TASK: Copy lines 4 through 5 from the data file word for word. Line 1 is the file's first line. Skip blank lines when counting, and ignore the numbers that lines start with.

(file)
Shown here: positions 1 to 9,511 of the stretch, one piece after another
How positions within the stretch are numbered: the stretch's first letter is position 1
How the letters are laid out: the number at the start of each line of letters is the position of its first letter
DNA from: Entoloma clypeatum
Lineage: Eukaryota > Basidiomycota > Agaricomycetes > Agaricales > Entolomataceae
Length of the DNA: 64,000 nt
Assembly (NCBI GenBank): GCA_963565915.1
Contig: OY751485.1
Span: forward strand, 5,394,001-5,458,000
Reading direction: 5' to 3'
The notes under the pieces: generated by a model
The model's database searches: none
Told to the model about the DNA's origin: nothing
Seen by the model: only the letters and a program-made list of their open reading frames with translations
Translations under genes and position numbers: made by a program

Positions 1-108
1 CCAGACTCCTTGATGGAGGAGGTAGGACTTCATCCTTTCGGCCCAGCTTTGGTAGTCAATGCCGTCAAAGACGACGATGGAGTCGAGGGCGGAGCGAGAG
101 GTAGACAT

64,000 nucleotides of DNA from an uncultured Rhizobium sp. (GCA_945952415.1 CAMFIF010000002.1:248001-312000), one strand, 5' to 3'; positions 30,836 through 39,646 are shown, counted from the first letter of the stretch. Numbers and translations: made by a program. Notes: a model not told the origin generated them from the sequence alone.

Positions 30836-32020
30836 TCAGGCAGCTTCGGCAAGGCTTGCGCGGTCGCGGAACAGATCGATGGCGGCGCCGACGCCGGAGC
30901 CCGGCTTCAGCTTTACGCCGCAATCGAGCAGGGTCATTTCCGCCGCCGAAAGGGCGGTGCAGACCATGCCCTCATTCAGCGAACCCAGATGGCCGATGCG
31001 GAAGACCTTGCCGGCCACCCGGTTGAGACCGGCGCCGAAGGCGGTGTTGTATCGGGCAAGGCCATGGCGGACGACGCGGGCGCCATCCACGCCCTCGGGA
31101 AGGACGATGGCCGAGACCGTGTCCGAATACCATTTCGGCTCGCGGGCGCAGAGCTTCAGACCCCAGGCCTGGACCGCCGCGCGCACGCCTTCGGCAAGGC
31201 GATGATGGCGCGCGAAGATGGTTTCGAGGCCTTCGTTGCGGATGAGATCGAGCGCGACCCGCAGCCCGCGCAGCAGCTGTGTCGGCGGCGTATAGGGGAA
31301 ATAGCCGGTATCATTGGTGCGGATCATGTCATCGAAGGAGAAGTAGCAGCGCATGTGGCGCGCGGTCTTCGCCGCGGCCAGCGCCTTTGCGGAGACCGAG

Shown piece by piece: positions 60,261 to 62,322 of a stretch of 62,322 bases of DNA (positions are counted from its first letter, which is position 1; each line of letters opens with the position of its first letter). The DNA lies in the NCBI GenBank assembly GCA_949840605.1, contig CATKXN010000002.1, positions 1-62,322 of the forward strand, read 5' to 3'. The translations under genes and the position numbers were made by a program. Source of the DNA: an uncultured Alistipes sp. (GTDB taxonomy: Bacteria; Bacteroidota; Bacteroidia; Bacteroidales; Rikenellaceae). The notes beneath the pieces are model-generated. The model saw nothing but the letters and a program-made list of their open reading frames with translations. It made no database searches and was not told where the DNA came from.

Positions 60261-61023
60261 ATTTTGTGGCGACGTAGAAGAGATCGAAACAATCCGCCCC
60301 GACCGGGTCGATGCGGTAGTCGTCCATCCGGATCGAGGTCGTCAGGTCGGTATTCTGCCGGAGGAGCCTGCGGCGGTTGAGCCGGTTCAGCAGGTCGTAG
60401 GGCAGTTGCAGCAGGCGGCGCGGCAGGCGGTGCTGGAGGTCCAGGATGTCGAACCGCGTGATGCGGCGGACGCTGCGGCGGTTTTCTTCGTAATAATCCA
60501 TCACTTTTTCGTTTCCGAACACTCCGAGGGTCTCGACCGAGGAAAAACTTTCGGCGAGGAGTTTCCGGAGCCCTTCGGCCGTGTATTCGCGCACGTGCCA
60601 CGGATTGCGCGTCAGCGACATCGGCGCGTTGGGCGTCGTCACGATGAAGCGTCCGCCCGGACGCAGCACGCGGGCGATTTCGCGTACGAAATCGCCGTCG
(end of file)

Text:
DNA from: Entoloma clypeatum
Lineage: Eukaryota > Basidiomycota > Agaricomycetes > Agaricales > Entolomataceae